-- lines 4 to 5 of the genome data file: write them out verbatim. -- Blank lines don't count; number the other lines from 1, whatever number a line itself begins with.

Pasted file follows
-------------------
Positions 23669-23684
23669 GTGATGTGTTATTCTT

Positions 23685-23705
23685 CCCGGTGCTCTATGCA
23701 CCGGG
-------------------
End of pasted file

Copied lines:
23685 CCCGGTGCTCTATGCA
23701 CCGGG